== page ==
• Will the transition be carried out simultaneously or in stages?
  • Is the company ready to sacrifice some functionality during replatforming?

Depending on the answers to these questions, a company may choose different conversion factor strategies. They all come down to two main options:

  • Gradual change of platform.
  • One-time platform change.

Gradual Platform Change

The gradual platform change strategy involves selecting one or more services that will be extracted from the current solution and implemented in new services. With this strategy, the old platform continues to function in parallel with the new one.

Ensuring Reliability Of Critical Operations

The transfer is carried out in stages, starting with the most critical functions, for example, payment services. After eliminating the main risks, you can move on to another strategy.

This scenario is relevant if there is a risk of a sudden business stop due to problems in the field of information technology. For example, an increased load is expected before the New Year holidays, which the current platform will not be able to withstand. Another typical case is when a supplier stops providing a service.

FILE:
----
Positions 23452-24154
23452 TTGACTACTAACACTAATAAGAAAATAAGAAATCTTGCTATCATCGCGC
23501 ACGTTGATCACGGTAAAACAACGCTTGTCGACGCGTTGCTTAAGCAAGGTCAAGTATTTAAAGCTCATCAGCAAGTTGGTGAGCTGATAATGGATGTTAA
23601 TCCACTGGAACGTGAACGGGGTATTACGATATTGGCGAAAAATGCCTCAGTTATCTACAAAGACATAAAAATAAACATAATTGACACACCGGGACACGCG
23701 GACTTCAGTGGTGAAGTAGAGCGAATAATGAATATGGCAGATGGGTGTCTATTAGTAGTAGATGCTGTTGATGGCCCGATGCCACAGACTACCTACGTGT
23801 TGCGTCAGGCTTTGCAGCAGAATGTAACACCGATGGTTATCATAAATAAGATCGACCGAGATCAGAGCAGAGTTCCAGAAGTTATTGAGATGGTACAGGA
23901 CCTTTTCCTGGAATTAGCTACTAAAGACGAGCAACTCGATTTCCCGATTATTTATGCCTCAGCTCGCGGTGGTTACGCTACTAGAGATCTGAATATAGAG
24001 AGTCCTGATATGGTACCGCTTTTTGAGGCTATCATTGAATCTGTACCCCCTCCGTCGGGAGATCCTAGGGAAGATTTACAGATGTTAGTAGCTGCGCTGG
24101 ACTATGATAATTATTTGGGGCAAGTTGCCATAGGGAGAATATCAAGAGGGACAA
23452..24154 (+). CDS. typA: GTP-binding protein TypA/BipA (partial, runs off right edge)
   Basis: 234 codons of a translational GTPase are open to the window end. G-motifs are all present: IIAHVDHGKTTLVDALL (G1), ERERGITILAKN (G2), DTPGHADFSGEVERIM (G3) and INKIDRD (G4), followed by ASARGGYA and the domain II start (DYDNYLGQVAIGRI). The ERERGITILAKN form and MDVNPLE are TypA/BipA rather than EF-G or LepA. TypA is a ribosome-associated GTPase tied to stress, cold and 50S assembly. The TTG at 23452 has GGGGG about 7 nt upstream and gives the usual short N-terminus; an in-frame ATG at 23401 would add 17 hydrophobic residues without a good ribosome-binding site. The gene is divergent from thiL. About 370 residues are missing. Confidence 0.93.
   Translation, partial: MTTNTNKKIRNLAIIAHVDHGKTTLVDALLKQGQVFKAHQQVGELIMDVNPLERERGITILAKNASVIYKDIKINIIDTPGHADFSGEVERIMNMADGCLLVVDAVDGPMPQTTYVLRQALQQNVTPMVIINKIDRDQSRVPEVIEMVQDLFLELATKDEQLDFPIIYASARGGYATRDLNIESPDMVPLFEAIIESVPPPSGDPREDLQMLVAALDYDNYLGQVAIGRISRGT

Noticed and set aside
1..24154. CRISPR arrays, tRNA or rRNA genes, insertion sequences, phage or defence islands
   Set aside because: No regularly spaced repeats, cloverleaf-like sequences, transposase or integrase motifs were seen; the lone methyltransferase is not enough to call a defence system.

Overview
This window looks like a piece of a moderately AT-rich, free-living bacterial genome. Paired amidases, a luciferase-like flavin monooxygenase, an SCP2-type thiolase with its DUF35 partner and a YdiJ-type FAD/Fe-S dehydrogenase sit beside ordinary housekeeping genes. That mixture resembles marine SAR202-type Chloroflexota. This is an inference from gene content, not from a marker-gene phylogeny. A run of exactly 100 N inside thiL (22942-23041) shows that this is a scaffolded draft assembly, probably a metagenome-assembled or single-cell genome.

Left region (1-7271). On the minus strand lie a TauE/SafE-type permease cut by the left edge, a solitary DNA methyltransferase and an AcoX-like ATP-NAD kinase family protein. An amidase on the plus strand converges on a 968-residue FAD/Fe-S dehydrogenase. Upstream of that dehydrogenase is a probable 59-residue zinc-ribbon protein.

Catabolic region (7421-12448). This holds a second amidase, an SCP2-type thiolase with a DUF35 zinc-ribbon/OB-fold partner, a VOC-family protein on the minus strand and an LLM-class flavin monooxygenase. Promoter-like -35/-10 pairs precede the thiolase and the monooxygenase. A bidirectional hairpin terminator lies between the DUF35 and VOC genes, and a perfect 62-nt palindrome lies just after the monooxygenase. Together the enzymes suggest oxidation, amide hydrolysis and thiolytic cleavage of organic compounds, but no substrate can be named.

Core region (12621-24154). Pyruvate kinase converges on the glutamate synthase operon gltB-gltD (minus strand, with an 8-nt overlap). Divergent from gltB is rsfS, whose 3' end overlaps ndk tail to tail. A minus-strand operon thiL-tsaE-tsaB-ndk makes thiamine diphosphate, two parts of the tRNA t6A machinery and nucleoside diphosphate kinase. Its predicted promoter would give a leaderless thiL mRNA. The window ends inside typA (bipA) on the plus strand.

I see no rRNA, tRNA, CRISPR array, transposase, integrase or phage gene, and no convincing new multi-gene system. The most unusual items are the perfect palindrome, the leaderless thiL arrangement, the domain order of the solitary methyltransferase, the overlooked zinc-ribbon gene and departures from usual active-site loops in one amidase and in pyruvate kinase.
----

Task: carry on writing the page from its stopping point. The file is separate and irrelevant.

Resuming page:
Phased Frontend Transfer

A complete front-end migration is a complex task that requires significant time and financial investment. Often, it goes beyond the permissible period for eliminating risks or freezing development.

Transferring the front end of a website or mobile application can be divided into stages and carried out in parts. For example, move the checkout process first, then the catalog, and then the home page.

Complete Frontend Migration

In e-commerce, the website and mobile app are the most change-prone components of the platform. They also typically have the highest user load. Therefore, online conversion a website and mobile application is a common task. This strategy creates a new one next to the existing front end.